Editor’s Note: The final rule does not specifically name emerging growth companies as an example of a type of filer that is within its scope. However, the final rule states that it “applies to any issuer that files reports with the Commission under Section 13(a) or Section 15(d) of the Exchange Act.” It further states that any broad filer category exemptions — whether based on size or location — “would be inconsistent with this scheme and the statutory objective.”

In determining whether a conflict mineral is necessary to the functionality or production of a product, registrants must assess whether the conflict mineral is necessary to the product and contained in the final product. Accordingly, registrants should consider whether a conflict mineral:

  • Was added intentionally to the product or its components and is not a naturally occurring by-product.
  • Was added intentionally to the production process (however, the final rule explicitly excludes tools, machinery, and equipment from such a determination).
  • Is necessary to a product’s “generally expected function, use, or purpose.”
  • Was added “for purposes of ornamentation, decoration or embellishment, whether the primary purpose of the product is ornamentation or decoration.”
  • Was used only as a catalyst in the production process. If so, it is outside the scope of the final rule unless it remains in the final product.
  • Was not merely mined. The final rule does not regard mining as a manufacturing process and thus explicitly excludes mining issuers unless they are also manufacturers.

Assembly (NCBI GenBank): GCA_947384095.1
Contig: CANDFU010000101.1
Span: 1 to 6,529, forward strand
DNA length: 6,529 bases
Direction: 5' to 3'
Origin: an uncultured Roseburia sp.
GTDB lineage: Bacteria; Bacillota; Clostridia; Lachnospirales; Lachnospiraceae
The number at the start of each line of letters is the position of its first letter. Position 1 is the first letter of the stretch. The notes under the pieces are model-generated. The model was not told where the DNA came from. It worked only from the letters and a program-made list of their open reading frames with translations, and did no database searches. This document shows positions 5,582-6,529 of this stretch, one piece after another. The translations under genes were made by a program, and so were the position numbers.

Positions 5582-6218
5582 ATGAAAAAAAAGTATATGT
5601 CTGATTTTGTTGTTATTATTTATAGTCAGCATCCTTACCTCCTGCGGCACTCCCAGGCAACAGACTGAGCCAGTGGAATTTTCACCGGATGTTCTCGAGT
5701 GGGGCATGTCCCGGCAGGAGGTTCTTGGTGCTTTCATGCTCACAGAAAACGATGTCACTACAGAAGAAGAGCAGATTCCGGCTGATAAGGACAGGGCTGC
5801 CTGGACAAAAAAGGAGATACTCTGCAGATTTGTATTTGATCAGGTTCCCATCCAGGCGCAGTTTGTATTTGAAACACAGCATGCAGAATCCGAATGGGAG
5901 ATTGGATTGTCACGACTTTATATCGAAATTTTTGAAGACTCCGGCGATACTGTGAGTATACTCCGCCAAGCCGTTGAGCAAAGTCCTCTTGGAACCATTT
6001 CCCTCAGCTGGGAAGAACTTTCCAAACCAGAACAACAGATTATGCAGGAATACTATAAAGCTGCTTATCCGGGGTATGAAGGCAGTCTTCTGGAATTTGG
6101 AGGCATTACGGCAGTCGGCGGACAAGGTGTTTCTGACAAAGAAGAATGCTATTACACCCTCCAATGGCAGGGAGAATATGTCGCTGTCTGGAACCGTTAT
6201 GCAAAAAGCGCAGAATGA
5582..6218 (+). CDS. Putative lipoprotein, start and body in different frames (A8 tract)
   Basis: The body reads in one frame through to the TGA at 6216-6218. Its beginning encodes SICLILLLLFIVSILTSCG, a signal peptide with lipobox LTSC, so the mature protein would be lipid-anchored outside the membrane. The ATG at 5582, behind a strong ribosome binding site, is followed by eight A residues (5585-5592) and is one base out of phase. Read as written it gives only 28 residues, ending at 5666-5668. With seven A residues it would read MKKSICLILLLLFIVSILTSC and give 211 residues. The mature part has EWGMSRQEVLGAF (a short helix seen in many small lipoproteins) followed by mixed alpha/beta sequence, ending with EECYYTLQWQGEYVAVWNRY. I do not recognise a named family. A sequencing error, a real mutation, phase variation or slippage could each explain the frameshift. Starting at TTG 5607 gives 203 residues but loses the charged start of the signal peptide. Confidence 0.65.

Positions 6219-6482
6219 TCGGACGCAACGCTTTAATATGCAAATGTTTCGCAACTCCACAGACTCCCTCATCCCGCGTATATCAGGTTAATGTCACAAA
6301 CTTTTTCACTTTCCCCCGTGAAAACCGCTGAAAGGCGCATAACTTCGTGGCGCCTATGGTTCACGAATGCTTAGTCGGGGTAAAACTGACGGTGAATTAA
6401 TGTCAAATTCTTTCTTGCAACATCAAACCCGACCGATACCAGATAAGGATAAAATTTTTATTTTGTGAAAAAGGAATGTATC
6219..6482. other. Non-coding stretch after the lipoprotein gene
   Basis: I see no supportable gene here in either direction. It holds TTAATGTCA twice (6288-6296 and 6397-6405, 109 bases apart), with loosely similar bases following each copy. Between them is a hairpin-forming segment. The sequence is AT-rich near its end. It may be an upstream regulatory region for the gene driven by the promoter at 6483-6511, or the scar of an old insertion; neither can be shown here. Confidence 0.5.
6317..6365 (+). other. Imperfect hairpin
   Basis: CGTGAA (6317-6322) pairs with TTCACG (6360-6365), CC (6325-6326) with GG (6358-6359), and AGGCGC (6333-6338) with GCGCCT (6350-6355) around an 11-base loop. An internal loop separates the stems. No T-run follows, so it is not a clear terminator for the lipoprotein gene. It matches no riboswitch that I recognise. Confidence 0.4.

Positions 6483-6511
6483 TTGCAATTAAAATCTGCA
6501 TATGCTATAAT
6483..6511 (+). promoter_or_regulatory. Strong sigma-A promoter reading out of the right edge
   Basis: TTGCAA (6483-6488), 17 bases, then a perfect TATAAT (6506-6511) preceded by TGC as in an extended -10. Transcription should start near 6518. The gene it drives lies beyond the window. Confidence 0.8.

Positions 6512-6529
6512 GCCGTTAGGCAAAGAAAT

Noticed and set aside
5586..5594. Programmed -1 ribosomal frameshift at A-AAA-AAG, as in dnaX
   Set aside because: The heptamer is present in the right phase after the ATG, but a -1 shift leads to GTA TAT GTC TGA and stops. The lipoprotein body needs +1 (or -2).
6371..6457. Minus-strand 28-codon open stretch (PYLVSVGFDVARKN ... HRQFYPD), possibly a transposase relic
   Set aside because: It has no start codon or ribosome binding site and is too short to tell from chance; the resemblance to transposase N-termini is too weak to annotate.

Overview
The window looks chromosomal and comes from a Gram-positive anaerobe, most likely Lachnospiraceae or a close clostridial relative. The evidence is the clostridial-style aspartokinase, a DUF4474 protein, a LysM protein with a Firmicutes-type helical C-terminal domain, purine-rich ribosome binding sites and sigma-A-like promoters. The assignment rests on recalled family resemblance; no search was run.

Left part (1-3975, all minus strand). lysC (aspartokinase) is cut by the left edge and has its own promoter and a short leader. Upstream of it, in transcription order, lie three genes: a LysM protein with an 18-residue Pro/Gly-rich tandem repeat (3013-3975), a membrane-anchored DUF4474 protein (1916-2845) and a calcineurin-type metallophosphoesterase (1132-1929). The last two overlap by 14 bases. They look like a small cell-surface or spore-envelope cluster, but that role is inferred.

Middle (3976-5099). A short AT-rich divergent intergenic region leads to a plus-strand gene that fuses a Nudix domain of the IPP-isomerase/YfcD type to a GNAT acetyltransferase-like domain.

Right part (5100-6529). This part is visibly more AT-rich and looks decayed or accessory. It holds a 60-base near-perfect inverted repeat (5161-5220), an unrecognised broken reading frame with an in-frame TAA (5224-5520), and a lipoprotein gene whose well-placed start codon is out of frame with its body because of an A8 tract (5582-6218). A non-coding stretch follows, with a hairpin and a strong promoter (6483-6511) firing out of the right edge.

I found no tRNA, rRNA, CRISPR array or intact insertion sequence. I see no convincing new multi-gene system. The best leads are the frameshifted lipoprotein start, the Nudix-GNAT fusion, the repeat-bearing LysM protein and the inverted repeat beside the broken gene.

The final rule specifies that in considering the use of conflict minerals in products that have been contracted for manufacture, registrants would need to evaluate whether they exerted influence over the third party’s manufacturing process. In reaching this conclusion, the SEC rejected constituent feedback suggesting that whether a product has been contracted for manufacture should depend on whether the registrant has exerted “substantial” influence. Instead, the SEC gave the following examples of activities that would not indicate a sufficient level of influence over a third party’s manufacturing process:

  • The registrant’s logo, brand, or label was merely affixed to generic products.
  • Involvement is limited to servicing or maintaining a third party’s manufactured product.
  • Negotiations of contract terms are not directly related to the manufacturing of the product.

In addition, the final rule excludes from its scope conflict minerals that are “outside the supply chain” before January 31, 2013, and defines “outside the supply chain” as
(1) after smelting of columbite-tantalite, cassiterite, and wolframite minerals; (2) “after gold has been fully refined”; or (3) “after any conflict mineral, or its derivatives, that have not been smelted or fully refined are located outside of the Covered Countries.”

Reasonable Country-of-Origin Inquiry and Due Diligence Requirement